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Pi in the Sky Update: BTA Decision Applies Sham Transaction Provision

 

 

 

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On January 17, 2017, the Ohio Board of Tax Appeals (the “Board”) issued its decision in Pi in the Sky, LLC v. Testa, BTA No. 2015-2005. The Board agreed with the Ohio Tax Commissioner ("Commissioner") that under the specific facts of the case the purchase of an airplane by Pi in the Sky, LLC (“Pi”), a single member LLC, and subsequent lease to its sole member constituted a “sham transaction” for Ohio sales and use tax (“SUT”) purposes and thus did not qualify for the resale exception in R.C. 5739.01(E). Therefore, the Board affirmed the use tax assessment on the purchase of an aircraft by Pi. The case is the first published decision in which the Board addresses the sham transaction doctrine set forth in R.C. 5703.56.

 

Pi purchased the aircraft outside Ohio. Pi argued the initial purchase of the aircraft qualified for the resale exception because the aircraft was immediately leased to Mitchell’s Salon and Day Spa (“Mitchell’s”). Mitchell’s is the sole member of Pi. The owner and president of Mitchell’s is a licensed pilot and the primary user of the airplane. The Commissioner issued a Final Determination and concluded that the resale exception did not apply because “the facts reveal a scheme to avoid taxation with no legitimate business purpose.” 

 

Pi appealed the Commissioner's Final Determination to the Board.  Interestingly, Pi waived its right to hearing before the Board. Thus, the Board's decision was determined based on the evidence from the audit that was included in the statutory transcript. Pi had attempted to submit evidence through seven exhibits attached to its brief. The Board did not consider the exhibits because they were not properly submitted as evidence nor had the parties mutually agreed to include the exhibits in the record. 

 

The Board affirmed the assessment based on the Commissioner's power to disregard a transaction pursuant to R.C. 5703.56, which was enacted in 2003. That statutory provision applies to all Ohio taxes and defines a “sham transaction” as “a transaction or series of transactions without economic substance because there is no business purpose or expectation of profit other than obtaining tax benefits.” The statutory provision authorizes the Commissioner to apply the judicial doctrines of economic reality, substance over form, and step transaction.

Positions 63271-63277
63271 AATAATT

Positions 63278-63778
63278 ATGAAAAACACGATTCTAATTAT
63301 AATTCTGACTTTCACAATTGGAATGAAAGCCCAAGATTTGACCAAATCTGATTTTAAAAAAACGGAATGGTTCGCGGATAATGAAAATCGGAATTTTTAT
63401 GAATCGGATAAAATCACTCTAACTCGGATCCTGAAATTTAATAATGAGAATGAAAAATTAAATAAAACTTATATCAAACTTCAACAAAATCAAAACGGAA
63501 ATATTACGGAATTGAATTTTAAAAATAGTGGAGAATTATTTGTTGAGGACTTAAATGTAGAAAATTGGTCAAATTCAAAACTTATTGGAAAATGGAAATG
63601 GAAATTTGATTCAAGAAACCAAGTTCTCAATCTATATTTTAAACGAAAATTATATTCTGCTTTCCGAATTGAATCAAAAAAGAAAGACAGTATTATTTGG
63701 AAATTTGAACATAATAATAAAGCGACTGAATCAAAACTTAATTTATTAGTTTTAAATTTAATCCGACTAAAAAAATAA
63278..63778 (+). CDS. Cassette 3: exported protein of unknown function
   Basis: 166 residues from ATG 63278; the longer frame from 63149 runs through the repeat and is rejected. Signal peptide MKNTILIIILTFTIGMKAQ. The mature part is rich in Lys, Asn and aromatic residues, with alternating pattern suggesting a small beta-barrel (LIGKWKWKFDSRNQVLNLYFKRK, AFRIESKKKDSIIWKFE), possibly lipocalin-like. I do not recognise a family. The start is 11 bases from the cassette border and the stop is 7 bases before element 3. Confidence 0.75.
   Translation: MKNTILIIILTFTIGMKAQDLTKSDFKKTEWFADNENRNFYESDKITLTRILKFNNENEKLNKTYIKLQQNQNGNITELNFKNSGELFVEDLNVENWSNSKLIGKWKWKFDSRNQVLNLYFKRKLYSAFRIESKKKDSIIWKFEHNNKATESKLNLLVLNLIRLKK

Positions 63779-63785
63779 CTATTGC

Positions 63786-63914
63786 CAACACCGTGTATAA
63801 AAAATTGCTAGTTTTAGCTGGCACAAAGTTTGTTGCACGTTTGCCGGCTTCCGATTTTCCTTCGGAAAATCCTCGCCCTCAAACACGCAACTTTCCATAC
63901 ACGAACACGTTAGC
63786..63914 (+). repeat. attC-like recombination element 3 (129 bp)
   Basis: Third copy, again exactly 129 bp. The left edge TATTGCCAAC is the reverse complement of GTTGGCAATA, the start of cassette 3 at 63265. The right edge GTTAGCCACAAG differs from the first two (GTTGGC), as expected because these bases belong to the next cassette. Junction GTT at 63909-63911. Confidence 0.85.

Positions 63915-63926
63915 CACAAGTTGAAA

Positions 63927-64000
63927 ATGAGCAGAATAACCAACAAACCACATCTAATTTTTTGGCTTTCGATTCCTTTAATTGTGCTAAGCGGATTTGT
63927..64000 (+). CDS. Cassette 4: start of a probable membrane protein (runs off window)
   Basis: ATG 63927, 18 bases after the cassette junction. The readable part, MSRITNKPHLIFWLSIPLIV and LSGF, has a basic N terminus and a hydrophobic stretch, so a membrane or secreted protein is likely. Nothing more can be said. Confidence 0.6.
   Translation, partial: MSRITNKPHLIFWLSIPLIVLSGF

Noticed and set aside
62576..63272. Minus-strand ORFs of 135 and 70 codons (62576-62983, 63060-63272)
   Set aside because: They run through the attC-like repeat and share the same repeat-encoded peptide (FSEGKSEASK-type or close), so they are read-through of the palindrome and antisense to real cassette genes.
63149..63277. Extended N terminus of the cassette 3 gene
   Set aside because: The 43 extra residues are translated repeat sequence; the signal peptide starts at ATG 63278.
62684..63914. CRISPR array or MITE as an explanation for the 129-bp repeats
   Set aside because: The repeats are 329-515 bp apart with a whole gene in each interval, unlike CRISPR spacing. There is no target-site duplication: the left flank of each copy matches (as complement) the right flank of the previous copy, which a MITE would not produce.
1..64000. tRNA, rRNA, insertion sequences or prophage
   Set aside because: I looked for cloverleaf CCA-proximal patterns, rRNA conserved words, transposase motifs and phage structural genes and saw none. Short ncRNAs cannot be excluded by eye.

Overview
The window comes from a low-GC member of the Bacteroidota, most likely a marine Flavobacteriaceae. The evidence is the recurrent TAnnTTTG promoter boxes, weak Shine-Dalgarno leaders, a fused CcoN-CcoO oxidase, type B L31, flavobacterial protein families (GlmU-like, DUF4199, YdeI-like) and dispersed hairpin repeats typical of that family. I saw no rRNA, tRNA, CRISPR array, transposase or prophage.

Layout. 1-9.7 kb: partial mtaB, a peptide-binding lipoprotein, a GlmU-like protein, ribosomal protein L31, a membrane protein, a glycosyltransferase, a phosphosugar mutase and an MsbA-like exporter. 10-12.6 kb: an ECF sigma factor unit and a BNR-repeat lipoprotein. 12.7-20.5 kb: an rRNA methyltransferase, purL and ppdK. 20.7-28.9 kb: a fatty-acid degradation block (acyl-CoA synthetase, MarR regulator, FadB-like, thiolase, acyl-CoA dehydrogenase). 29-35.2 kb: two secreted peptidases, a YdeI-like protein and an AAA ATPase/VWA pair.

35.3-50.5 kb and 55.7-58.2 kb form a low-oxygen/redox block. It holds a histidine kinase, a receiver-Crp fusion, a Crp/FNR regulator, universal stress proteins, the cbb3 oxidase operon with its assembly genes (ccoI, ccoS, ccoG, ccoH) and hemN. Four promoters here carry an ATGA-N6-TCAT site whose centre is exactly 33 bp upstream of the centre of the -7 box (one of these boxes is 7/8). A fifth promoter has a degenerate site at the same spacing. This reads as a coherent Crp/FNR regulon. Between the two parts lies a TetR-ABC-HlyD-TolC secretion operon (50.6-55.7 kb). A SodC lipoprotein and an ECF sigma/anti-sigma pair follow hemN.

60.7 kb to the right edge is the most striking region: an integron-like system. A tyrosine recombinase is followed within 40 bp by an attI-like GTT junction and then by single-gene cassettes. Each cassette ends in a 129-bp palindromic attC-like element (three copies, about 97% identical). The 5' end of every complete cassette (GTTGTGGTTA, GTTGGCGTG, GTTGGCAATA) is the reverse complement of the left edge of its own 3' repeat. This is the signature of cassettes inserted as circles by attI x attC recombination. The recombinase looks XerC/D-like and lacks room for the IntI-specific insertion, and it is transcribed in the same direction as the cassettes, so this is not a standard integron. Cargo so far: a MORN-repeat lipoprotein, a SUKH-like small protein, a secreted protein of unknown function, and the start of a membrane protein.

In support of its conclusion that the "lease lacked both factual and economic substance,” the Board focused on the lease agreement between Mitchell's and Pi. The Board determined that the fact that the same person signed the lease agreement as president of both the lessee (Mitchell's) and the lessor (Pi) was "most telling" in concluding that the lease agreement was not an arm's-length transaction. The Board also noted that the owner and president of Mitchell's home address was used as the business address for Pi, the loan for the airplane was signed by the owner and president of Mitchell's in her personal capacity, Mitchell’s took all flights taken during the audit period, no advertising was conducted by Pi to attempt to lease the aircraft to third parties. The fact that there was no fixed lease term and that Mitchell’s paid only $80 an hour for leasing the airplane, along with other provisions in the lease agreement, were also referenced by the Board as indicator that the lease “lacked both factual and economic substance.”

 

After considering all of the facts, the Board concluded "that the purchase of the subject aircraft and ensuing lease transactions between the taxpayer and Mitchell's, its sole member, constitute 'transactions without economic substance because there is no business purpose or expectation of profit other than obtaining tax benefits.'"